Nature Girl

Nature Girl

by Carl Hiaasen

I’m Kim Alexander and this is Fiction Nation. The book is Nature Girl by Carl Hiaasen. I’m a big believer in the one-for-you one-for-me theory of gift shopping, and among the gifts I gave myself this year was sitting down with Carl Hiaasen’s newest, Nature Girl. When you pick up one of his books, you go in knowing a few things: it’ll be set in South Florida, the protagonist will be mildly delusional, and the villain will be depraved and bizarre. Hiaasen could open a sideshow of bad guys, no one writing today gets as much obvious relish from creating these lumpen towers of malevolence. As I’ve mentioned elsewhere, my personal favorite was Chemo from the wonderful Skin Tight. Chemo was a giant of a man with an unfortunate complexion, and only one hand. He attached a weed whacker to the stump; the better to do evil with, I guess was the idea. (Seriously, if you haven’t read Skin Tight, you need to. Go ahead, I’ll wait.)

Nature Girl is set in tiny Everglades City, at the edge of that slowly shrinking river of grass. Honey Santana hears music in her head and really doesn’t react well to bad behavior from the general public, particularly when she feels a threat to her 12 year old son, Fry.  And our villain is a slobbering pervert named Louis Piejack who has the hots for Honey and is seemingly impervious to pain.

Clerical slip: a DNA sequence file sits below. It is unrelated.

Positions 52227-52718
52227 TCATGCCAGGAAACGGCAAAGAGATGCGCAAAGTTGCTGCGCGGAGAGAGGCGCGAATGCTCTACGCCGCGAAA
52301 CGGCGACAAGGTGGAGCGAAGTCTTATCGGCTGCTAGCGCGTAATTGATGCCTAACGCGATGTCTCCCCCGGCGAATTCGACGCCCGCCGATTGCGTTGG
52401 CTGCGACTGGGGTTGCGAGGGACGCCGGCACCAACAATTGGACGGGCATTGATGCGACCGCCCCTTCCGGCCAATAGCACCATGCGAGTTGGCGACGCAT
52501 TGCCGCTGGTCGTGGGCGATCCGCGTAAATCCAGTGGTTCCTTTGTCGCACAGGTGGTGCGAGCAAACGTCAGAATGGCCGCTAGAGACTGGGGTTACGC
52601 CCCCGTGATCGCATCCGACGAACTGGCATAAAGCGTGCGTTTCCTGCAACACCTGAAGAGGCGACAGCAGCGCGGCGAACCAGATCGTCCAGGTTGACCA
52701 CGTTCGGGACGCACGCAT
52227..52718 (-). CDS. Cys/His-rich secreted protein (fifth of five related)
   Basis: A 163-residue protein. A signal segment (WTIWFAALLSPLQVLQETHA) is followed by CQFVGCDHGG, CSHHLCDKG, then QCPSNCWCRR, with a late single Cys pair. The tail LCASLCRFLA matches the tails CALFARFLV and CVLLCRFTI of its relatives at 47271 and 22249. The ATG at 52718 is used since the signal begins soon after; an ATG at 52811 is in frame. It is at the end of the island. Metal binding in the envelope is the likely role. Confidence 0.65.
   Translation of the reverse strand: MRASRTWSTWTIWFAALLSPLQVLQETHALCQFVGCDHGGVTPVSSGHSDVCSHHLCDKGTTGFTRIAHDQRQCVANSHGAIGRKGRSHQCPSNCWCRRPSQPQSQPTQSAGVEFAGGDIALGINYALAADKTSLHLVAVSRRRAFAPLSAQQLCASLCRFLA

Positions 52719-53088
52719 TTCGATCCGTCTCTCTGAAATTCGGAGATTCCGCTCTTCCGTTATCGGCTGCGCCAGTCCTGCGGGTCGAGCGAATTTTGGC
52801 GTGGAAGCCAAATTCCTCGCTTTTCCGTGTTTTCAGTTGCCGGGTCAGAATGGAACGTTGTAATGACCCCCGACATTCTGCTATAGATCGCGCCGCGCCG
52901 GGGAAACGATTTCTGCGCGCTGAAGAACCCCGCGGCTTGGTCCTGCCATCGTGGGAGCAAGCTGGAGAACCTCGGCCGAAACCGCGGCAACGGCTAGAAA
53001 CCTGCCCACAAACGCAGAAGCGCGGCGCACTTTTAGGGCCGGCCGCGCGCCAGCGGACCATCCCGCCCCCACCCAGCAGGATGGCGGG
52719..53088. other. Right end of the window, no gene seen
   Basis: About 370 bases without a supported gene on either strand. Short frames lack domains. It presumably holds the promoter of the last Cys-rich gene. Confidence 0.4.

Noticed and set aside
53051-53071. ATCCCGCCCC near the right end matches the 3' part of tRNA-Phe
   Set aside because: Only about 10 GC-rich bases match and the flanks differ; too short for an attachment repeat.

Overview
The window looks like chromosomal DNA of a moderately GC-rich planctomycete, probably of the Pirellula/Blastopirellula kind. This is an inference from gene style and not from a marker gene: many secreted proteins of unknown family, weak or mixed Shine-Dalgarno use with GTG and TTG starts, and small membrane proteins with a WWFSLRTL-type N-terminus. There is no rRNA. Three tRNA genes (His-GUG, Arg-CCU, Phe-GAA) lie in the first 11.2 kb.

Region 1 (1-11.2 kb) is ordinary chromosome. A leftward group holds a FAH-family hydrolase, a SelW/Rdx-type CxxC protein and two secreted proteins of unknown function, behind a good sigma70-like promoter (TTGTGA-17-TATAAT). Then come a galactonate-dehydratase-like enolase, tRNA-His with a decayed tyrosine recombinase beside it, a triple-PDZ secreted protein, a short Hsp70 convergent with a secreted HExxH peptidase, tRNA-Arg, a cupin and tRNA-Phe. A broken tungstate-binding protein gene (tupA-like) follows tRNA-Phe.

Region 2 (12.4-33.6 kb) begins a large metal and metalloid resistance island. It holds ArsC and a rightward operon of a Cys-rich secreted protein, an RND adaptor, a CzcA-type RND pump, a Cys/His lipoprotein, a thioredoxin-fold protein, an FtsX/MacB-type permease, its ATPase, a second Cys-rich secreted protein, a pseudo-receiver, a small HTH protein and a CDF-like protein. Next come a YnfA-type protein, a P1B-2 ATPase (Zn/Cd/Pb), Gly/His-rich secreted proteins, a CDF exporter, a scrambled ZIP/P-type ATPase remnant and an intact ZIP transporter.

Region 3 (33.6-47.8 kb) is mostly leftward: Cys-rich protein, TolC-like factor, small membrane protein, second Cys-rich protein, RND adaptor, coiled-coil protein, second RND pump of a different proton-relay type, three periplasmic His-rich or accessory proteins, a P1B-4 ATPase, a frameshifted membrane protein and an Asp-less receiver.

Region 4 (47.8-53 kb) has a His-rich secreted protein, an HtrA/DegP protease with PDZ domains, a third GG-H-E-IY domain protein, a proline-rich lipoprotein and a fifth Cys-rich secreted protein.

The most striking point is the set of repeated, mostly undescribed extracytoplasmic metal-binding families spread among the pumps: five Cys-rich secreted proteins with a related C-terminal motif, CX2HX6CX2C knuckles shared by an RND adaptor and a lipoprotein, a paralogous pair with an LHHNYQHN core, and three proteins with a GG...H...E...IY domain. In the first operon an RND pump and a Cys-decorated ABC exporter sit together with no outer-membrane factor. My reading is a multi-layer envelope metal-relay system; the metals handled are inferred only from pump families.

But wait! There’s another villain, and he’s someone we can all agree is a common enemy — a telemarketer who not only calls Honey during dinner, but is rude to her when she questions his salesmanship. This sets her off on a scheme that involves fake real estate, a kayak eco-tour, and will eventually involve her ex-husband, (Does he still care? What do you think?) plus a half-Seminole named Sammy Tigertail who grew up in the suburbs and is now trying to get back to his roots, a sorority gal who I am pleased to report has both sass and some brains, and like they say about Gilligan’s Island, ‘and the rest.’ The cast of characters is big and I occasionally lost track of who was where and doing what to whom. It matters not much at all, because with Hiaasen, if this is the sort of thing you like, this is the sort of thing you’ll like.

He’s a little less cavalier when writing about Honey’s mental instability than he has been with characters in the past — she and her husband split up mainly because he couldn’t keep up with her manic devotion to setting right all the wrongs in the world. (Oh, also because he got sent away for dealing pot.) Some of his older books had off-kilter heroes whom we were clearly supposed to find adorable and sexy, but I found Honey a little easier to take in that regard — she’s struggling to find some stability and it’s not played off as cute.

I also enjoyed Honey’s relationship with Fry, who is touchingly devoted to his troubled mom. Hiaasen has a knack for writing about kids that makes me think all teenagers maybe aren’t complete punks.